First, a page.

Both Casey and Doug show their cruel side in this episode. Leading to Elsa and Paige having hurt feelings and Sam standing up for himself.
Putting Casey First: Casey
With this opportunity to go to Clayton, Casey, with some hesitation, looks at it like gaining freedom. For while she loves Sam dearly, he can be suffocating. If only because, as seen with Elsa, he can potentially take over your life.
But, unlike Elsa, Casey isn’t Sam’s mom. She is his little sister. Someone who wants something of her own, a place where she doesn’t necessarily have to look after Sam and worry when he disappears. Since that would mean freedom.
I really do wonder if what we are seeing maybe the first time Casey has really tried to have a life outside Sam. Granted, she has track, but outside of that, her life mirrors Elsa’s in a way. She has to make sure Sam eats lunch, is pretty much on call during the school day to handle his affairs, and is dealt unrealistic expectations in terms of what she should be doing for the boy. At least in my opinion.
And while you know a lot of it is done out of love, there comes a point where you have to wonder if it isn’t love anymore but routine? A routine which, based on Casey’s actions, she seemingly is growing tired of. Hence her wanting to get away from her family and stop being Sam’s daytime babysitter.
Who Are You As An Individual?: Elsa, Doug, Nick
With a birthday invite from Nick, Elsa once more feels the need to try to strengthen the bond of her fragile family. After a 5 hour conversation, she agrees to figure out a way for Casey to go to Clayton, if she gets in. She tries to be more affectionate and just appreciate what she has.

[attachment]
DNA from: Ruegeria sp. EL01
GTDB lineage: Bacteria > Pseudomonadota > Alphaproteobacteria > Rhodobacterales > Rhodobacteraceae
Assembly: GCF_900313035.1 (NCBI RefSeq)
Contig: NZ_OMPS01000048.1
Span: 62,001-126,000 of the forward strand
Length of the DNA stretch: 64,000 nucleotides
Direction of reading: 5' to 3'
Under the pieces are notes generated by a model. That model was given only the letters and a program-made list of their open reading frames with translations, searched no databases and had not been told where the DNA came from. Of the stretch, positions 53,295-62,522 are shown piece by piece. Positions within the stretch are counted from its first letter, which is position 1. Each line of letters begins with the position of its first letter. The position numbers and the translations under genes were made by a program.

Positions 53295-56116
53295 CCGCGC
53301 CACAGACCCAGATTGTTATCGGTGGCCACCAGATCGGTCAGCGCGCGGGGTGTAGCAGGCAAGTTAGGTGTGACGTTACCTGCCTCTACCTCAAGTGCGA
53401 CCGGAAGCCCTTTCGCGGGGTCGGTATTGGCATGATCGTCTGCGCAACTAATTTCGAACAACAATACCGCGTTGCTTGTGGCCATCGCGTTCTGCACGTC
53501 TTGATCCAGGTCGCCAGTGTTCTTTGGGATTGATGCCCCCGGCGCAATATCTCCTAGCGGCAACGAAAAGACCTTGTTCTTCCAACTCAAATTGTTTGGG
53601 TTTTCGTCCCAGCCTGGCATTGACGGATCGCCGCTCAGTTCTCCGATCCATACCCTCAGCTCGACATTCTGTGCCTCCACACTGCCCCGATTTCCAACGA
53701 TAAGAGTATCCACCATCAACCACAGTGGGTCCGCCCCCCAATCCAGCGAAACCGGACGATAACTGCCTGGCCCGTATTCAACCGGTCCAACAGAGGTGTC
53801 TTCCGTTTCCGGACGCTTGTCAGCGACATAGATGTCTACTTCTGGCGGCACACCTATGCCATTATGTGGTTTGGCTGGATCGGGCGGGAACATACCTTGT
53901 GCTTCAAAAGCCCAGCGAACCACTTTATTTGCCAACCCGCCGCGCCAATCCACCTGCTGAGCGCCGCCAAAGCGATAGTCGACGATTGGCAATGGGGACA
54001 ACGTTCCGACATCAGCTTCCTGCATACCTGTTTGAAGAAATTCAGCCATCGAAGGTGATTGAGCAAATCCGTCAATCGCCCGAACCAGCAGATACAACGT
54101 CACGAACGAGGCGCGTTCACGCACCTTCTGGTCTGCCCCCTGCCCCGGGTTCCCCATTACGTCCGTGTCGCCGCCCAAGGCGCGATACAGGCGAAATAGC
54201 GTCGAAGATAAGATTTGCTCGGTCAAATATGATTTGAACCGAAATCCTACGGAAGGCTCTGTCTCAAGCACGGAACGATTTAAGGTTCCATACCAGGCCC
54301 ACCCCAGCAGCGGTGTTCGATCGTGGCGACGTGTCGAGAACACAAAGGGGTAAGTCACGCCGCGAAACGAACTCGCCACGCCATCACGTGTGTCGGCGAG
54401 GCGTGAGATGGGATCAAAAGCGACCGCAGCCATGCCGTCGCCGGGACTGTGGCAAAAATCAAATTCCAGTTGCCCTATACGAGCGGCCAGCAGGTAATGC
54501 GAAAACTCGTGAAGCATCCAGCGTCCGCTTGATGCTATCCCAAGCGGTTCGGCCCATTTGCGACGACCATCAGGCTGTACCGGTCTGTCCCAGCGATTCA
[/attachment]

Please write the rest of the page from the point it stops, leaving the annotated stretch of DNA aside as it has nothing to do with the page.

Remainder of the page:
However, Doug ruins this. With learning he hasn’t told Chuck, someone he has worked with for 5 years, Sam is autistic, it ruins everything. Then, to make things worse, Doug questions who Elsa is when she isn’t a mom or talking about autism. Something which hurts her enough to go into a sort of shell.
A shell she leaves by showing up to Nick’s birthday party and making out with him.
Increasingly, I don’t blame Elsa for cheating. As nice as Doug is, he can say and do some really cruel things. Like, I can’t even imagine he has been fully forgiven for abandoning her when he learned Sam’s diagnosis. That probably still looms over their relationship, alongside the amount of distance there has long been between him and Sam compared to him and Casey.
I mean, just imagine the idea of your partner seemingly never making the effort to get to know their son after some awkward, if not failed, attempts. Maybe even seeing Sam try to connect with his dad and get brushed off. For while Sam isn’t the hugging and all up in your face kind of kid with autism, it shows he does desire connection. Hence his relationship with Zahid. He may not understand him but Zahid’s acceptance of Sam and him working with Sam’s quirks has led to a strong bond. One where, even as Zahid is trying to make out with his girl, he doesn’t get mad at Sam for interrupting or staring. He helps Sam with his problem, asks his girl for input, and then goes back to making out.